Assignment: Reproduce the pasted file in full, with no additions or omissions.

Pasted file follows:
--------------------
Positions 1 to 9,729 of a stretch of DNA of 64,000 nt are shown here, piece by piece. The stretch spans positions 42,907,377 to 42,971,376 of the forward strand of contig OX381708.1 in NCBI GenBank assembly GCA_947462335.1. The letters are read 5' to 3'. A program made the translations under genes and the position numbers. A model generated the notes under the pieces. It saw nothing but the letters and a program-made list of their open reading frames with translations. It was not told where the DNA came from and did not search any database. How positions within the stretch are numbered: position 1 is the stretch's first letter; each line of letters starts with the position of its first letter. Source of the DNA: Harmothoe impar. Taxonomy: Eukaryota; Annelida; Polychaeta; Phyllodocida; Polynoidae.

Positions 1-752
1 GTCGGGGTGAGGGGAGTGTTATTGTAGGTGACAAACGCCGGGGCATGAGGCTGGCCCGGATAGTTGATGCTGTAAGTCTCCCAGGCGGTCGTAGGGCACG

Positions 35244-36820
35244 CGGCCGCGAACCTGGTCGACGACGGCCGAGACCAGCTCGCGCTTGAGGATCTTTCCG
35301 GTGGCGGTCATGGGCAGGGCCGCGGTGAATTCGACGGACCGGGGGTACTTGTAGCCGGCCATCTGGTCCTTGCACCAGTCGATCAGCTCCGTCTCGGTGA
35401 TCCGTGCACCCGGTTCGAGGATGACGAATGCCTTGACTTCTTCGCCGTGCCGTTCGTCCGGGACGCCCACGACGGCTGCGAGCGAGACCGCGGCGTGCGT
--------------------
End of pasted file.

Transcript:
Positions 1 to 9,729 of a stretch of DNA of 64,000 nt are shown here, piece by piece. The stretch spans positions 42,907,377 to 42,971,376 of the forward strand of contig OX381708.1 in NCBI GenBank assembly GCA_947462335.1. The letters are read 5' to 3'. A program made the translations under genes and the position numbers. A model generated the notes under the pieces. It saw nothing but the letters and a program-made list of their open reading frames with translations. It was not told where the DNA came from and did not search any database. How positions within the stretch are numbered: position 1 is the stretch's first letter; each line of letters starts with the position of its first letter. Source of the DNA: Harmothoe impar. Taxonomy: Eukaryota; Annelida; Polychaeta; Phyllodocida; Polynoidae.

Positions 1-752
1 GTCGGGGTGAGGGGAGTGTTATTGTAGGTGACAAACGCCGGGGCATGAGGCTGGCCCGGATAGTTGATGCTGTAAGTCTCCCAGGCGGTCGTAGGGCACG

Positions 35244-36820
35244 CGGCCGCGAACCTGGTCGACGACGGCCGAGACCAGCTCGCGCTTGAGGATCTTTCCG
35301 GTGGCGGTCATGGGCAGGGCCGCGGTGAATTCGACGGACCGGGGGTACTTGTAGCCGGCCATCTGGTCCTTGCACCAGTCGATCAGCTCCGTCTCGGTGA
35401 TCCGTGCACCCGGTTCGAGGATGACGAATGCCTTGACTTCTTCGCCGTGCCGTTCGTCCGGGACGCCCACGACGGCTGCGAGCGAGACCGCGGCGTGCGT